2. Check the top edge of the pleats to make sure nothing is sticking up. If anything is sticking up, baste across the top edge using the hand-sewing thread and needle.
  3. Serge around the raw edges of each piece, using the over-lock sewing machine, to prevent fraying. Serge over the basted top edges of the pleated section, too.
  4. Attach the pleated section to the back yoke using the over-locker. Then join the side seams. Pin the waistband onto the kilt according to the pattern directions; then join the seams on the over-locker. Remove the pins as you serge.
  5. Attach the trim, using the hand-sewing thread and needle; make a tight, 1/8 inch long back-stitch to create the strongest seam possible.
Note About More Traditional Kilt Making Steps
If you want your kilt to be traditional, hand sew all of the seams using the back-stitch rather than using the over-lock machine for some. Hand sewing will take longer though, so you probably will not be done in a short amount of time.
References



Kilt and Sporran image (above) courtesy of Jongleur100 and Wikimedia Commons.

How to Wash a Kilt

If possible, it is best to avoid washing a wool kilt, according to the experts at Your Kilt. Hanging a kilt up to air out is best when possible, but if you get something on it and need to wash it, keep in mind that wool requires special care when it is wet.
Steps
  • Fill a basin or tub with lukewarm water, and gently push the kilt into the water. Never wring or twist wet wool fibers because they easily stretch out of shape and even snap.
  • Let the water soak into the submerged kilt for at least 15 minutes. Add a cap or scoop of wool wash, liquid is best if you have it. Avoid using other detergents and soaps. Push the kilt up and down gently in the water to slowly mix in the wool wash. Let it soak another 15 minutes.
  • Drain the water and rinse the wool wash out with lukewarm water. Do not pick up or wring the kilt when rinsing. Let the rinse water drain away.
  • Wrap a towel around the kilt as you scoop it out of the basin or tub. Spread the towel and kilt on a sweater dryer without stretching the kilt.
  • Let the kilt air dry for about an hour. It will still be very damp. Put the kilt on a kilt hanger, make sure the pleats arehanging straight, and hang it up to finish air drying.

Black Watch kilt image (above) courtesy of Wikimedia Commons.

Save Money With a Vintage Winter Jacket

Recycling winter clothing is an easy way to save money on a family's clothing budget. Hand-me downs are great, but if hand-me-downs are not available, thrift stores and online auctions provide places to buy quality used clothing but there are potential problems.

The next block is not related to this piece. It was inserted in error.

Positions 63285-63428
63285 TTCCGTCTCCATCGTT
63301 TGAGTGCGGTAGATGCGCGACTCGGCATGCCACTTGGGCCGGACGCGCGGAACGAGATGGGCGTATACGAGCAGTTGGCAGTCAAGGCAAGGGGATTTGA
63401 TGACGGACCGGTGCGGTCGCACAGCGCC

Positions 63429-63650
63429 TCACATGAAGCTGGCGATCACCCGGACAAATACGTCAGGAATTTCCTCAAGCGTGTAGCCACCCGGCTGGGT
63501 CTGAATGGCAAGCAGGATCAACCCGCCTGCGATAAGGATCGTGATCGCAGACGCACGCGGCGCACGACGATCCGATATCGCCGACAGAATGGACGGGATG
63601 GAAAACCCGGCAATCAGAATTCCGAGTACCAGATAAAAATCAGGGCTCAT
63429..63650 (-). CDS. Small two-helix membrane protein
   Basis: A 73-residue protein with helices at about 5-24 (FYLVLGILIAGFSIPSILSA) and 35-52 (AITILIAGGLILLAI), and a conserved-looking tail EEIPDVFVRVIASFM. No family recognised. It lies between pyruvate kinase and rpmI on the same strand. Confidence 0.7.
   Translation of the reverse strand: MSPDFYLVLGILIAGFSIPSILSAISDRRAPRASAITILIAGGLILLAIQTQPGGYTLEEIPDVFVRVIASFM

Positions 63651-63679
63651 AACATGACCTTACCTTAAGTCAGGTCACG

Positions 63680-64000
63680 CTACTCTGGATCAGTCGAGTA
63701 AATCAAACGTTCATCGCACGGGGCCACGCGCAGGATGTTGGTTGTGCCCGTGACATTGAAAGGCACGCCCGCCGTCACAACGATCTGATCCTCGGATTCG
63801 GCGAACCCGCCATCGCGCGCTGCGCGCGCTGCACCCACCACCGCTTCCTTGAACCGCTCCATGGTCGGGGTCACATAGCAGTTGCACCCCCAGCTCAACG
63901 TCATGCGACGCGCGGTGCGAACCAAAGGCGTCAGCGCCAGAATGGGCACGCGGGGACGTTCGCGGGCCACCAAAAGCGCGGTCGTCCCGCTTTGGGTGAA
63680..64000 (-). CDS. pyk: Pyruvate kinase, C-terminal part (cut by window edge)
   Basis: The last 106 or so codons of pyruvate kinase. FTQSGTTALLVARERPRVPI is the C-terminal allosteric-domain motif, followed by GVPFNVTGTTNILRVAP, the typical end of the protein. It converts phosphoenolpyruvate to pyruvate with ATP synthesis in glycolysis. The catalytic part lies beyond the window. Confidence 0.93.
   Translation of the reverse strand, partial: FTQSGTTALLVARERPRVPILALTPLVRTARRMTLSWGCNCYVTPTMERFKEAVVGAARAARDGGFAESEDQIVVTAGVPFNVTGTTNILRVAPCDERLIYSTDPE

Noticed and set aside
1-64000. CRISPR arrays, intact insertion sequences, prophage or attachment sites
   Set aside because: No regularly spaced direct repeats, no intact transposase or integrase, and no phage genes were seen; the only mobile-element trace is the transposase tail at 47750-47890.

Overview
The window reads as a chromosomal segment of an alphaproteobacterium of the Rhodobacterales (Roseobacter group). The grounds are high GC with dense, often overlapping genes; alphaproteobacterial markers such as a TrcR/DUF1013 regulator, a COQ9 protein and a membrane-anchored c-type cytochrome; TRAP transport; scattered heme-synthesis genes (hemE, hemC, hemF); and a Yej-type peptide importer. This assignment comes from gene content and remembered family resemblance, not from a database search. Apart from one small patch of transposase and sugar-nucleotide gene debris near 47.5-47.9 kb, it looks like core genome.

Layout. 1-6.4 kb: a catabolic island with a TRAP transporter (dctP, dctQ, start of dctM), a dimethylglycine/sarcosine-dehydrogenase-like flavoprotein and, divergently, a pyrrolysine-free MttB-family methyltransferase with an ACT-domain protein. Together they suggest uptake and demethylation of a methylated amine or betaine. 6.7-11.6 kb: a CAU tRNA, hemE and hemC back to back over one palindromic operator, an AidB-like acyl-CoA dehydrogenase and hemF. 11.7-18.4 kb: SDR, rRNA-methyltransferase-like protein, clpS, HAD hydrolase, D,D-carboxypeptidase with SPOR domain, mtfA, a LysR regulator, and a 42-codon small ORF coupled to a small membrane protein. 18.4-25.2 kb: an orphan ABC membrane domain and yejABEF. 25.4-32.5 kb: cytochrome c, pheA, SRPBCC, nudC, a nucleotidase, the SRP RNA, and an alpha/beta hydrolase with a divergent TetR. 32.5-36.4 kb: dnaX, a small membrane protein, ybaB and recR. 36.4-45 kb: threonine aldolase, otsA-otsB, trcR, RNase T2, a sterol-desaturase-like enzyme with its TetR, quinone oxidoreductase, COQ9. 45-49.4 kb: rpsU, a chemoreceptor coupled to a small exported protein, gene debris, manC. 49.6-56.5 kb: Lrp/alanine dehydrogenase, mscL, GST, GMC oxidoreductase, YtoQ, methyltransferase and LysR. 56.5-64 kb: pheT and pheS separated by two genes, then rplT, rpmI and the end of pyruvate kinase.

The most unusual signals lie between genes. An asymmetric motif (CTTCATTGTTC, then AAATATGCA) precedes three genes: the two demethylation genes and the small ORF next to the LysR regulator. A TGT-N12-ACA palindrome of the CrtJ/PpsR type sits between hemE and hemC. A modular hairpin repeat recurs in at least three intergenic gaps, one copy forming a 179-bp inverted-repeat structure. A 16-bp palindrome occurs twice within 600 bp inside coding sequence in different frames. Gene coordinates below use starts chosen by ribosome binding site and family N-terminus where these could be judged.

There are some basic things to look for when buying and cleaning a used winter jacket or coat. Carefully selecting and caring for a pre-owned winter coat will make sure you get your money's worth out of it.
 
Save Money on Winter Outerwear
 
Parents of fast-growing children have long known the money saving benefits associated with buying pre-owned and vintage coats. Children, however, are not the only ones who are able to benefit from recycling used coats and jackets. It is possible to find high quality outerwear for people of any age.
 
Things to Look for When Buying a Used Coat
 
  • Make sure you are aware of potential problems before your spending money. Ask the seller questions if you are buying a coat online and visually inspect the coat if you are buying it in a shop.
  •  
    It is upsetting to buy a used coat, take it home, and then notice a problem like a broken zipper. The coat might be nice enough to make replacing a zipper insignificant or it might make you feel like you threw your money away on a useless coat. Inspect zippers, buttons and shoulder seams before buying a used jacket or coat. Look for stretched or loose threads in high-stress seams and threadbare spots on elbows.
 
Washing and Drying a Recycled Winter Coat
 
  1. Older coats will last longer if they are cleaned gently. Gently cleaning does not mean the coat should be worn if it is not completely clean - no one would want to do that. It means the fabric should be treated delicately.
  2. If a newly purchased used coat does not have a label that provides washing directions, soak it overnight in cold water and a mild detergent. After soaking, wash the coat either by hand or in the washing machine's gentle cycle.
  3. You can either hang dry the coat or run it through the dryer on a delicate setting. If you want to dry the coat in a dryer, set it on the cool setting. Expect to run the dryer at least 2 times to get the coat completely dry.

Vintage Handkerchiefs Around the House: Decorate with Heirloom Fabric Items


Well-mannered women of past generations placed a great deal of value on owning a collection of beautiful, delicate handkerchiefs. This tendency has, for the most part, gone out of style. These previously prized symbols of elegance and femininity end up passed from generation to generation, or even sold in thrift stores, auctions, and garage sales.

What Can Be Done With an Heirloom Handkerchief?

One pretty, old handkerchief makes an attractive end table scarf. Sew a trim of ruffled vintage lace onto untrimmed scarves to finish the edges as an alternative to a crocheted doily. The style will resemble a doily, without spending hours upon hours crocheting.